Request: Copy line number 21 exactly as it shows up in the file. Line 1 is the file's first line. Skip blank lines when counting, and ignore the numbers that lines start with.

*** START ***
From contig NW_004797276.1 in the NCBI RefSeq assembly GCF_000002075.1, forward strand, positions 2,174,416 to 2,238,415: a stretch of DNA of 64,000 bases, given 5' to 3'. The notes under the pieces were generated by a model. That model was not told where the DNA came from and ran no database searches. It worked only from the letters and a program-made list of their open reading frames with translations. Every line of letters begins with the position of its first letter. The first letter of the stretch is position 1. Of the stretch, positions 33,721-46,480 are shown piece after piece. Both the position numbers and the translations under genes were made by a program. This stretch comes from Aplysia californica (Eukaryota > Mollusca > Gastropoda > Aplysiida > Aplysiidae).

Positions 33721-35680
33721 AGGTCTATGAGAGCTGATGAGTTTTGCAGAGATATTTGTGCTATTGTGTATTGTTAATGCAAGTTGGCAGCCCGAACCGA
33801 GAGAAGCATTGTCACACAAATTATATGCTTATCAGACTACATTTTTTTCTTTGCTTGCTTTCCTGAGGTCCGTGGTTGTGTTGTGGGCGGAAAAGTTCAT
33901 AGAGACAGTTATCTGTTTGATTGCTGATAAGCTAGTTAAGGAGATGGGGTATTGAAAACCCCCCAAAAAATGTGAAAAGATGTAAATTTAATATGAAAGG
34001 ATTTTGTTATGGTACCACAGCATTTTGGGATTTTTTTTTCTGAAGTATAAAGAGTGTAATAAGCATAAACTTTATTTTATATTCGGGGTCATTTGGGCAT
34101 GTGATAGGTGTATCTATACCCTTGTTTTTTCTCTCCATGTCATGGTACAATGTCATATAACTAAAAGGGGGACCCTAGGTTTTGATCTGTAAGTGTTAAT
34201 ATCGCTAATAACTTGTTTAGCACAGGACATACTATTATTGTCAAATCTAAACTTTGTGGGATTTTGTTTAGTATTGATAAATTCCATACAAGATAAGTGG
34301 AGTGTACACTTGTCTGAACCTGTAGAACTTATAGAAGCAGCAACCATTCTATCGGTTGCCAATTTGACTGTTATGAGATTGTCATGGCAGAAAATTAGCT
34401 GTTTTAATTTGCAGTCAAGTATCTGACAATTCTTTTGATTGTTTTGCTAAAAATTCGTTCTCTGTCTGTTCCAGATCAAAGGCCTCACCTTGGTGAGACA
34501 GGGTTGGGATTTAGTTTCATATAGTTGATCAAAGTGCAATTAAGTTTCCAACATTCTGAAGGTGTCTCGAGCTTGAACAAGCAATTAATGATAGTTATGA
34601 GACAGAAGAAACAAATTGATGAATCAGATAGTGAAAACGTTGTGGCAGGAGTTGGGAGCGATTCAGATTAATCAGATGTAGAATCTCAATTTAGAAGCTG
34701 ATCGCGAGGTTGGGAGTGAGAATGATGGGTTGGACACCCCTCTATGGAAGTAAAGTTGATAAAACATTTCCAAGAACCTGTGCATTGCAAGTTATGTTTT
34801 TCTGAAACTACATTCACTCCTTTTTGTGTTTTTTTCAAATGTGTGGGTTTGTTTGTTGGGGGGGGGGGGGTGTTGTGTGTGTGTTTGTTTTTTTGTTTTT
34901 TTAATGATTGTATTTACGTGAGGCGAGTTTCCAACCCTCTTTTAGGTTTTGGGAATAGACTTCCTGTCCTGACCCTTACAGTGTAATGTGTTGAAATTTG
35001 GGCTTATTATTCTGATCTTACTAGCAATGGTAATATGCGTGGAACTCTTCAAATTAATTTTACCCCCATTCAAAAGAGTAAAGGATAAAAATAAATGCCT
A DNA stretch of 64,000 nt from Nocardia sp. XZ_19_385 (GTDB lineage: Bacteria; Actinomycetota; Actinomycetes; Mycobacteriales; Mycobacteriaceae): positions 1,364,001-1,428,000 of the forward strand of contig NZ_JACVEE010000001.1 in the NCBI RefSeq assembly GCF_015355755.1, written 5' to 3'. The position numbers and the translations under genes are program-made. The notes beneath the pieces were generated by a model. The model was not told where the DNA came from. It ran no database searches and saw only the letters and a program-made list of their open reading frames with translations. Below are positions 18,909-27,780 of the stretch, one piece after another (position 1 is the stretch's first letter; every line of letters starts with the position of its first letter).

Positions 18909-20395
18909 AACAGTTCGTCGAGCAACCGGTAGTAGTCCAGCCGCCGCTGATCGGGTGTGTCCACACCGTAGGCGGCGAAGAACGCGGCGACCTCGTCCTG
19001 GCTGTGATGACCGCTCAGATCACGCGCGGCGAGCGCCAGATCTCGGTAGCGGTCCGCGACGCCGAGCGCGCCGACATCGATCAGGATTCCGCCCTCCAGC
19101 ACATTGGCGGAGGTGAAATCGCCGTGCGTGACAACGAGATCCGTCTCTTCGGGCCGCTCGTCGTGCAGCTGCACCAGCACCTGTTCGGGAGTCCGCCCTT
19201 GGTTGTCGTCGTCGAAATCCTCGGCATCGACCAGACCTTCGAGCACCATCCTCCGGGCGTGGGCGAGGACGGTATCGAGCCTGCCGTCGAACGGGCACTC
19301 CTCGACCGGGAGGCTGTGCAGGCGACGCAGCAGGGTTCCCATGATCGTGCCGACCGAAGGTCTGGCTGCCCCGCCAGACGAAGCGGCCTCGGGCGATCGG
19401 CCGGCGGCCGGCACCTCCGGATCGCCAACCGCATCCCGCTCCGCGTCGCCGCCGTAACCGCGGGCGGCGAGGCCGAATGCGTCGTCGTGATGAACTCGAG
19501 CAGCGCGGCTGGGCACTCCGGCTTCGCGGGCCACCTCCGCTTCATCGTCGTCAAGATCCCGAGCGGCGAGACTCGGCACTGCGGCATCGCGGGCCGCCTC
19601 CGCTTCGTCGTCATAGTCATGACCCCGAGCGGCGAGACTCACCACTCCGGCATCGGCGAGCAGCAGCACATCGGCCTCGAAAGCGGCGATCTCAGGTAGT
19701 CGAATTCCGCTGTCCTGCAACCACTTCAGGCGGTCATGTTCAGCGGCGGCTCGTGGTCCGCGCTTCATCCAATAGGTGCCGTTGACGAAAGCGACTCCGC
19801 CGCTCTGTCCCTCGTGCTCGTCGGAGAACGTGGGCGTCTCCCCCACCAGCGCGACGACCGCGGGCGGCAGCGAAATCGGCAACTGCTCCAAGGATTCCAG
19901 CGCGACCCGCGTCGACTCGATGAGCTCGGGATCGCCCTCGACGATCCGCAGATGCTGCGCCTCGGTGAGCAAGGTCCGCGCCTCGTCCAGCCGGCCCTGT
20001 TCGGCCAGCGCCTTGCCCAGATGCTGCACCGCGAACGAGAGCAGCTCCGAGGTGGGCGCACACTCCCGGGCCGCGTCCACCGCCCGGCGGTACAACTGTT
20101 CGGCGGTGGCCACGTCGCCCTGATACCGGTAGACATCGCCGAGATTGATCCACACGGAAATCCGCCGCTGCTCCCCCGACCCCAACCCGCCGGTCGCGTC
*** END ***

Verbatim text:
19101 ACATTGGCGGAGGTGAAATCGCCGTGCGTGACAACGAGATCCGTCTCTTCGGGCCGCTCGTCGTGCAGCTGCACCAGCACCTGTTCGGGAGTCCGCCCTT